Swimming Under Bridges, In Canals And Around Islands

Swimming Under Bridges, In Canals And Around Islands

Naples is a built on three islands located in Long Beach’s Alamitos Bay next to the 1932 Los Angeles Olympics rowing basin and the Pacific Ocean. The islands, bridges, canals and bay present all kinds of interesting open water swimming courses – that have been swum by swimmers over the last 100+ years.

In 1903 Arthur Parson built the islands of Naples similar to Venice, California, west of Los Angeles.

The Naples Island Swim & SUP event – that dates back to the 1950s – featured 7 different races: SUP races, 200 yards, 500 yards, 1000 yards, 1 mile, 3-mile circumnavigation swim.

This [3-mile circumnavigation] is a great race and a lot of fun,” says frequent competitor and renowned lifeguard Bryan Buck.

The 54-year-old Buck finished in a photo finish with 36-year-old Michael Burlon and 15-year-old Zane Grenoble who were all credited with the identical time of 1:02:03.4.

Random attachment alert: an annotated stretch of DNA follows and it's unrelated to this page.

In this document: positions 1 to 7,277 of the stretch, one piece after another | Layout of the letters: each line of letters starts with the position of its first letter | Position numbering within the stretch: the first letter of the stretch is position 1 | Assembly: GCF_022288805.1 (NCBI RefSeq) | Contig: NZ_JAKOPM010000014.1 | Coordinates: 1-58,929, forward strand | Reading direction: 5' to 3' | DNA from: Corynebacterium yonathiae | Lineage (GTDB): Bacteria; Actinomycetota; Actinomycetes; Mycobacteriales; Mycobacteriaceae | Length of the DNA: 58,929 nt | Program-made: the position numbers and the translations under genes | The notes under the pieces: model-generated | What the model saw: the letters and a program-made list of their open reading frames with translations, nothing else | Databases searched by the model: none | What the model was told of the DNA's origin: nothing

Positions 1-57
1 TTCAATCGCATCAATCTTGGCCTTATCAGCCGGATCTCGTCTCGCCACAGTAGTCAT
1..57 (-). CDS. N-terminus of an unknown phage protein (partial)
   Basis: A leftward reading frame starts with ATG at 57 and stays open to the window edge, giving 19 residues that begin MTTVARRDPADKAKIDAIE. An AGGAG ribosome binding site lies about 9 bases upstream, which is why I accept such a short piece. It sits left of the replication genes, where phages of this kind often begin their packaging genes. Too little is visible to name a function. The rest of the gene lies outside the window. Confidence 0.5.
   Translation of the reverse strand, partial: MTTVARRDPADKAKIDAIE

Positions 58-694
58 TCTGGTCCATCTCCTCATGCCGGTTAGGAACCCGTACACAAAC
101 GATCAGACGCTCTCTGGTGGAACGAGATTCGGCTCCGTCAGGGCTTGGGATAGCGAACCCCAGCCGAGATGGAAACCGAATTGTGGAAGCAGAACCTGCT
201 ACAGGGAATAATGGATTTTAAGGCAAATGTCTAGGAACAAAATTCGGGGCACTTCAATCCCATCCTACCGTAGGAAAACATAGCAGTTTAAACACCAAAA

There was a group of us all switching positions in the lead pack,” recalled Burla who won the race. “It seems we were all moving around and leading at different point including a young girl [16-year-old Brenna Knapp who finished fifth in 1:02:10.2]. Coming around under the last bridge, I thought I pulled ahead, but I wasn’t sure because I felt someone touching my feet with 300 yards to go.

[The race] was enjoyable. Throughout the [circumnavigation] swim, there were different temperatures and tastes, but it was pretty clear the whole way around [the islands].

Co-race director Bruce Bradley, Lucy Johnson and Greg Shea post the race information here.

Top 5 Results of 3-mile Circumnavigation:
1. Michael Burlon (36) 1:02:03.4
2. Bryan Buck (54) 1:02:03.4
3. Zane Grenoble (15) 1:02:03.4
4. Frank Bird (52) 1:02:04.2
5. Brenna Knapp (16) 1:02:10.2

Sights and scenes from the 1-mile and 3-mile circumnavigation races:

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Steven Munatones